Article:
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Do you need extra screening for breast cancer?

One in eight women will hear the unthinkable words: You have breast cancer.
/ Source: TODAY

One in eight women will hear the unthinkable words: You have breast cancer.

About 40 percent of women ages 40 to 74 have what’s called dense breast tissue, which puts them at a slightly higher risk of developing cancer or receiving a delayed diagnosis.

Having dense breasts — which contain less fatty tissue and more white gland tissue — can make it more difficult for a traditional mammogram to detect cancerous tissue. The tissue appears white on a mammogram and can hide tumors.

Breast density can be inherited, so if your mother has dense breasts, chances are, you do, too. Density can only be seen on a mammogram and is not based on size or firmness or how your breasts feel, according to the American Cancer Society.

For women with dense breasts, getting additional screening, such as an ultrasound or MRI, may be important.

Many women may not know whether they have dense breasts and not all doctors are required to tell them or suggest more tests. Twenty-eight states have passed dense breast notification laws that require some level of information about breast density and its risks. To see a map of the states, go to Are You Dense?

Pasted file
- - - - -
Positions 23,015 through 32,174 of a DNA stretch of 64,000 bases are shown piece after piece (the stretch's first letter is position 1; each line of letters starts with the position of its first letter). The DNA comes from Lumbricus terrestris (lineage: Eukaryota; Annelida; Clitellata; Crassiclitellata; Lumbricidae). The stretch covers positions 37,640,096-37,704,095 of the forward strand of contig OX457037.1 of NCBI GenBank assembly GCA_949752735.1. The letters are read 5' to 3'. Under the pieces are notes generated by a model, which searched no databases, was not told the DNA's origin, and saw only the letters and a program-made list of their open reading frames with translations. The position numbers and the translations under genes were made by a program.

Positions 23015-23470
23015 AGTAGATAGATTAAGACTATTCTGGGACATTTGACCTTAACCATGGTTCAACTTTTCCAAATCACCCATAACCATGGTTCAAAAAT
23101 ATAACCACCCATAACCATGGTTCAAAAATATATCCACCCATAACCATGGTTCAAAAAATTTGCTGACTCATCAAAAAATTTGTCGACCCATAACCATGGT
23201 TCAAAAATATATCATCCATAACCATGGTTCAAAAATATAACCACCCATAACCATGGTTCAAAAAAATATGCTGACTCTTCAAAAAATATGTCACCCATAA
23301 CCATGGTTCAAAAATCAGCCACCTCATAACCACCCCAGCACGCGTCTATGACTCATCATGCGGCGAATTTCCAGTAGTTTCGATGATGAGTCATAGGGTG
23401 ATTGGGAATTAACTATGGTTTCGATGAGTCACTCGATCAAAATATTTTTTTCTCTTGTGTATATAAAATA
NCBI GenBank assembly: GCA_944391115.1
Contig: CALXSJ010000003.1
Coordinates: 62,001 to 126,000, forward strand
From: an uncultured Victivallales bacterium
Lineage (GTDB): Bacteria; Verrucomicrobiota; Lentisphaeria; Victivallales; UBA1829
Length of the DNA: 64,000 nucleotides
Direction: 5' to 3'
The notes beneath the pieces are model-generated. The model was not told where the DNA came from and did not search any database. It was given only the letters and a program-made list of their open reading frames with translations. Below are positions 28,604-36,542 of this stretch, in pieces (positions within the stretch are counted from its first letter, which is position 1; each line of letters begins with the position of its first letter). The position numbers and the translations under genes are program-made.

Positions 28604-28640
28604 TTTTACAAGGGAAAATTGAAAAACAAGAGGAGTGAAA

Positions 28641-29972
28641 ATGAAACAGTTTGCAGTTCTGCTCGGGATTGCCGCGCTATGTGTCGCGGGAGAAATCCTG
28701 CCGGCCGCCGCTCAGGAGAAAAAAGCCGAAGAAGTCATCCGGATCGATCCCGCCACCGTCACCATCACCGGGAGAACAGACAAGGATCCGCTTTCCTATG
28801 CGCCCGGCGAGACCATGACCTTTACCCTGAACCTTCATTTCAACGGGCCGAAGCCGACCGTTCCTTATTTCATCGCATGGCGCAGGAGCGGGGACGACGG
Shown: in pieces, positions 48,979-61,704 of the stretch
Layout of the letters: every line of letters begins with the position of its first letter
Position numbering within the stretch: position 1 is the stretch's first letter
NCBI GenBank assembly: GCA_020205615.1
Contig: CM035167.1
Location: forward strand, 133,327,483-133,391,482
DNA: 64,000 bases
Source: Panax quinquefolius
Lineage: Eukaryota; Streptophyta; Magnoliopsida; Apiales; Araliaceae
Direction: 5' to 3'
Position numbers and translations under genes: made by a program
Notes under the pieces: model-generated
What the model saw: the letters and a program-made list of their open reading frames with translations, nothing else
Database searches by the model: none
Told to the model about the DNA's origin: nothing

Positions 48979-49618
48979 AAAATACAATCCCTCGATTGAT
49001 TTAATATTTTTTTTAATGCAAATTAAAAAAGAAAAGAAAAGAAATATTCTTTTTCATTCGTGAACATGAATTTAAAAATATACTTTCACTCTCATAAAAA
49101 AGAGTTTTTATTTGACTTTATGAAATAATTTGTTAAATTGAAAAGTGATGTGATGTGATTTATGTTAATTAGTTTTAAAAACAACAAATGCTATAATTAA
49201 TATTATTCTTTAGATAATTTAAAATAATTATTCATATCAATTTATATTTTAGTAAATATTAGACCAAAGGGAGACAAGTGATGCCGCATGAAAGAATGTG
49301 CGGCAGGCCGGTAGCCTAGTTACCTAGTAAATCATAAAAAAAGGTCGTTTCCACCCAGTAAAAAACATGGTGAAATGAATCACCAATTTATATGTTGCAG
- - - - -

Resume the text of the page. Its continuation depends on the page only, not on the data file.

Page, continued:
Mammography showing breast cancer
Having dense breasts can make it more difficult for a mammogram to detect abnormal tissue like tumors. © DenseBreast-info, Inc. and Dr. Wendie Berg

The Food and Drug Administration is proposing regulations that will address breast density reporting. Ultrasounds are not always covered by insurance — and not all doctors agree that women with dense breasts need to have additional screening — but ask your doctor if you need additional testing.

“I think women definitely need to be their own advocate,” New York radiologist Dr. Gail Calamari told TODAY’s Joan Lunden.

Meanwhile, breast cancer experts stay focused on the lifestyle factors that can reduce any woman's risk of developing cancer, whether she has dense breasts or not.

RELATED: 3 simple changes can reduce your risk of breast cancer

Watch Joan Lunden’s report for more on this potentially life-saving question.